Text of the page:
Iso-frame Modeling of Marly Chalk and Calcareous Shale.
Ida Lykke Fabricius1, Manika Prasad2, and Casper Olsen1
Search and Discovery Article #40151 (2005)
Posted May 1, 2005
*Adapted from extended abstract, prepared by the authors for presentation at AAPG International Conference & Exhibition, Cancun, Mexico, October 24-27, 2004.
1E&R, DTU, Bygningstorvet 115, DK-2800 Kgs. Lyngby, Denmark ([email protected])
2SRB Project, Geophysics Department, Stanford University, Stanford, CA 94350, USA ([email protected])
We show iso-frame model calculations for chalks and compare them to sediment models developed mainly for granular media. The iso-frame model helps to explain the effects of clay on velocity variations in carbonate sediments.
Valdemar field in the North Sea is a low-relief marly chalk structure, sealed from the overlying Chalk by a calcareous shale (Figures 1, 2a, 2b, 2c). We studied core-calibrated well log data representing a range in clay content from pure chalk to pure shale over a depth interval of 200 m.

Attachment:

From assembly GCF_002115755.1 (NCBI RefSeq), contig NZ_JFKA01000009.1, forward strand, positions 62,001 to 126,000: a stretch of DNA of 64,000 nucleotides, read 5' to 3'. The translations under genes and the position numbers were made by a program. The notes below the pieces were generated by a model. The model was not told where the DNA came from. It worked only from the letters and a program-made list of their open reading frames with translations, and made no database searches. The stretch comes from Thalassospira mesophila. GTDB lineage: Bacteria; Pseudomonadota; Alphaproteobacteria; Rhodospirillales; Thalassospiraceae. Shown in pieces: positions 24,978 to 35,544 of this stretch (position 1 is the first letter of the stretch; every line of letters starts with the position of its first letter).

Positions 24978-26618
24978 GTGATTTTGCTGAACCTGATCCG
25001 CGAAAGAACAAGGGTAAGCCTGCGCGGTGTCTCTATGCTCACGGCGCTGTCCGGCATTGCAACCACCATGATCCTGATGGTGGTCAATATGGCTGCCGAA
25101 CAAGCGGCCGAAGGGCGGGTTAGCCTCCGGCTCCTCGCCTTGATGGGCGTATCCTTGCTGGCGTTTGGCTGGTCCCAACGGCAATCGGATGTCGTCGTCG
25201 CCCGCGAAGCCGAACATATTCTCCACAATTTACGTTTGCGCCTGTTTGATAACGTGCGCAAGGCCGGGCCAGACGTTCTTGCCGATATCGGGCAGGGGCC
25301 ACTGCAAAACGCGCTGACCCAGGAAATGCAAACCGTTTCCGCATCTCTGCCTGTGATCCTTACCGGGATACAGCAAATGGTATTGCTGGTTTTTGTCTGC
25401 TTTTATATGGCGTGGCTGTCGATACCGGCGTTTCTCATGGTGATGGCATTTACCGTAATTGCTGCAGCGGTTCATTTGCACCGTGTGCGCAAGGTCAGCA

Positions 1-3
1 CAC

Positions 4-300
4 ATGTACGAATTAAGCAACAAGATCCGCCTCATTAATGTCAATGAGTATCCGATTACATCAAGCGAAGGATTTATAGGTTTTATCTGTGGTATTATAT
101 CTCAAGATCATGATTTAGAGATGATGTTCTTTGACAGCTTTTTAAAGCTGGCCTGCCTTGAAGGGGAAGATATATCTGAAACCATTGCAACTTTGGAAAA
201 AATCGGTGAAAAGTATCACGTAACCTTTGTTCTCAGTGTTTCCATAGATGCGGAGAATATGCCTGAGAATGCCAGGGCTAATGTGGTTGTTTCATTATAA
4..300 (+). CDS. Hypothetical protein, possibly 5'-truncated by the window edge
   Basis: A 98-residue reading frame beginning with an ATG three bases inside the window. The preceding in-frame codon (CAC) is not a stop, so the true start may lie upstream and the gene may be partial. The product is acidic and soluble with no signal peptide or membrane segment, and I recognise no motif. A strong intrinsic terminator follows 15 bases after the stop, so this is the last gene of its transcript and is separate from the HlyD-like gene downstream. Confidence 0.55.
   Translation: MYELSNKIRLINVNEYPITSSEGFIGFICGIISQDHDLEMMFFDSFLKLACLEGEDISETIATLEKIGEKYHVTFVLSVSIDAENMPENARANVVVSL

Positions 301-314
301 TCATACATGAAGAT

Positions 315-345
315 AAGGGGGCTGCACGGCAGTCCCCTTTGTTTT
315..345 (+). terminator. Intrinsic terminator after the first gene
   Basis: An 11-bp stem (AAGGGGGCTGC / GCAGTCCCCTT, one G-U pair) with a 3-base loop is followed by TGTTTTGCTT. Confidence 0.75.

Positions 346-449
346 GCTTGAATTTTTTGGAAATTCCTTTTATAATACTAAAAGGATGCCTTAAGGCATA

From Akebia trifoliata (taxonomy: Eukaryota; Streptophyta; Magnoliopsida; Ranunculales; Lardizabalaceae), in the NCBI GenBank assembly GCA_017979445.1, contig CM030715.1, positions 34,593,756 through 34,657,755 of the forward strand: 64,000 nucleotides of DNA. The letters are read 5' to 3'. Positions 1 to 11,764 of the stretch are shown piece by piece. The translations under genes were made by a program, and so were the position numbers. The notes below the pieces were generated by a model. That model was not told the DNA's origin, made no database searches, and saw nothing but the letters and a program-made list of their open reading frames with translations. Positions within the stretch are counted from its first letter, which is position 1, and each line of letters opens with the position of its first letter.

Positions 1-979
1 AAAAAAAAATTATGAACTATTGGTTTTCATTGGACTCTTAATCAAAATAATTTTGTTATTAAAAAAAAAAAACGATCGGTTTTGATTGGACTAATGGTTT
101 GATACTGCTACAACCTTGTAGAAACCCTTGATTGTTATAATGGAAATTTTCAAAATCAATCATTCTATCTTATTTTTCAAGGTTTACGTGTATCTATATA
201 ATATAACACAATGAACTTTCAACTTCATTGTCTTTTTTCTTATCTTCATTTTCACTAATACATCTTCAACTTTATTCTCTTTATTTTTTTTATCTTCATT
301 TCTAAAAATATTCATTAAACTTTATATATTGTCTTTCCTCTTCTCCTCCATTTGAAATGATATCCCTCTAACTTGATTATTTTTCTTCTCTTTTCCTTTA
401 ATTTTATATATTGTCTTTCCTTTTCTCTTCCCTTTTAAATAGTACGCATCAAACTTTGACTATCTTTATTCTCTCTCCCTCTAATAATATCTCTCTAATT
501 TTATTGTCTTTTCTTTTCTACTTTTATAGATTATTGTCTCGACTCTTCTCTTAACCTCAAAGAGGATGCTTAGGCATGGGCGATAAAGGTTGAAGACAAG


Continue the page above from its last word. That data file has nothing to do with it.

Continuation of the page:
For the pure chalk the acoustic velocity varies widely: from 2 to 4 km/s, whereas the range gradually narrows with increasing clay content to 2 to 3 km/s for intervals with more than 60% clay. The velocity variation is largely a reflection of the porosity: in pure chalk, porosity varies between 15% and nearly 50%, whereas the range narrows to 15%-35% in clay-rich intervals (Figure 3a, 3b, 3c). In order to assess the influence of clay on velocity we thus need a porosity-independent measure.
We calculated iso-frame (IF) values based on modified upper Hashin-Shtrikman bounds (Figure 4). IF indicates (on a scale from 0 to 1) to which extent the solids are part of the load-supporting frame of the sediment. For the pure chalk, IF varies from 0.4 to 0.7. IF decreases with increasing clay content to a low of 0.1 - 0.5 at 40% clay and from there increases with increasing clay-content to 0.6 to 1.0 at 90% clay. Thus, up to 40% clay softens the chalk; more clay stiffens the sediment (Figure 5a, 5b, 5c).
Log and core data were kindly provided by Mærsk Oil and Gas AS. Core and pore fluid data were kindly provided by Geological Survey of Denmark and Greenland. Joint Chalk Research is thanked for financial support.
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